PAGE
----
Children with autism, from the outside, do look completely normal. Unlike children with Down’s Syndrome or Cerebral Palsy, they aren’t set apart by physical characteristics. Additionally, no two children with autism will display the same set of characteristics, which further confuses an outsider. I know of one little girl who can write but not read, and a little boy who can sing but not speak, and my own son who spins in circles until he falls down and seeks out skin-to-skin contact, even up the shirts of strangers in the mall. But there is a thread that binds these children under the umbrella of autism, and it has three strands. Children with autism generally have problems in three crucial areas of development —
- Social interaction
The follow set of symptoms have been reprinted from the Mayo Clinic section on Autism, and the full version may be accessed here.
Some children show signs of autism in early infancy. Other children may develop normally for the first few months or years of life but then suddenly become withdrawn, become aggressive or lose language skills they’ve already acquired. Though each child with autism is likely to have a unique pattern of behavior, these are some common autism symptoms:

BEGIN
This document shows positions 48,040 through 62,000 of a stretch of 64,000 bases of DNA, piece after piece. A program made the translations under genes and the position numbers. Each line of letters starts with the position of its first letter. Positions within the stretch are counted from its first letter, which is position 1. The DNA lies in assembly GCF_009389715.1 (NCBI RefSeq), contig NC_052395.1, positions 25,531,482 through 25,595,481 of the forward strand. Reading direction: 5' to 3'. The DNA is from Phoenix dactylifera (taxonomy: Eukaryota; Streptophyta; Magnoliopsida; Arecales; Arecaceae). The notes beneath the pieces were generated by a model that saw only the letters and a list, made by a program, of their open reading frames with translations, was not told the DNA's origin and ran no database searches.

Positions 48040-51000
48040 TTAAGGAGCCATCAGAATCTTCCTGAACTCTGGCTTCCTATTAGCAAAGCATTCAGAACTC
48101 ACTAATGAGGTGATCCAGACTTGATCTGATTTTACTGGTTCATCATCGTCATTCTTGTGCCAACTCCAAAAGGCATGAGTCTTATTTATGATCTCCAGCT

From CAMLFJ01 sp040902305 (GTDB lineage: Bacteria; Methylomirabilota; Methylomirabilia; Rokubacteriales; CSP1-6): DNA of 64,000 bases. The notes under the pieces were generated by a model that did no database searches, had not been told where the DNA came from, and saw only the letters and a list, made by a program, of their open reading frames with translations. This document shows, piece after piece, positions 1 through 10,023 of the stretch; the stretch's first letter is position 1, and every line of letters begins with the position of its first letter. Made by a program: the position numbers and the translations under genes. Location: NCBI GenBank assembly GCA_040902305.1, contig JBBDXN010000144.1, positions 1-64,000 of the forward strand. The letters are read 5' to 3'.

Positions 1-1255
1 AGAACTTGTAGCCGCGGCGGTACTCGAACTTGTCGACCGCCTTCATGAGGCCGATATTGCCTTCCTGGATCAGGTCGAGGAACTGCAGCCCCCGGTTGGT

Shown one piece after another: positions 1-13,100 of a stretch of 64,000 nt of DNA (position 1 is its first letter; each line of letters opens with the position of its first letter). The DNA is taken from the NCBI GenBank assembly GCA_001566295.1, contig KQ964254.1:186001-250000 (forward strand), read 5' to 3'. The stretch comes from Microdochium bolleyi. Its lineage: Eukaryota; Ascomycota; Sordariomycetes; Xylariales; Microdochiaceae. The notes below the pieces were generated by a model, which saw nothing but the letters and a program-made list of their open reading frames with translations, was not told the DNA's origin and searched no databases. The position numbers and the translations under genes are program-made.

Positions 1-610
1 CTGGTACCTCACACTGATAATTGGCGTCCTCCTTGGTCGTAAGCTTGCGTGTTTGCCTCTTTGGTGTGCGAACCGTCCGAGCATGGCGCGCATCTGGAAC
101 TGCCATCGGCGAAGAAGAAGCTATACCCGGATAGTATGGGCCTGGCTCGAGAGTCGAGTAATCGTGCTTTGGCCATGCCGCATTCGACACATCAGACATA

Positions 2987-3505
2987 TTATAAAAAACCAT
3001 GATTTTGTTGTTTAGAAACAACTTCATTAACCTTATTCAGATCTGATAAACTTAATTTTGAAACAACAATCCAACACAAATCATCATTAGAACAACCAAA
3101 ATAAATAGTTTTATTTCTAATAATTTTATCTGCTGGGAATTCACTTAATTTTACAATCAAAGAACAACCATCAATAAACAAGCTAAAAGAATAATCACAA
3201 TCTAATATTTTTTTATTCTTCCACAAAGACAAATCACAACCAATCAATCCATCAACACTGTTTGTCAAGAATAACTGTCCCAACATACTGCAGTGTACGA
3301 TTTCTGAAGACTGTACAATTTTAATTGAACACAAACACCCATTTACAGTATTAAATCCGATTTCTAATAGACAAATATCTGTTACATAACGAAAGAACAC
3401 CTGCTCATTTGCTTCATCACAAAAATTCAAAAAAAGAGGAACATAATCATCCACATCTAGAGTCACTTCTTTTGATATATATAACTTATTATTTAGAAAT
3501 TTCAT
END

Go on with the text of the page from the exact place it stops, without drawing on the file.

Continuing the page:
- Fails to respond to his or her name
- Has poor eye contact
- Appears not to hear you at times
- Resists cuddling and holding
- Appears unaware of others’ feelings
- Seems to prefer playing alone — retreats into his or her “own world”
- Starts talking later than age 2, and has other developmental delays by 30 months
- Loses previously acquired ability to say words or sentences
- Doesn’t make eye contact when making requests
- Speaks with an abnormal tone or rhythm — may use a singsong voice or robot-like speech
- Can’t start a conversation or keep one going
- May repeat words or phrases verbatim, but doesn’t understand how to use them
- Performs repetitive movements, such as rocking, spinning or hand-flapping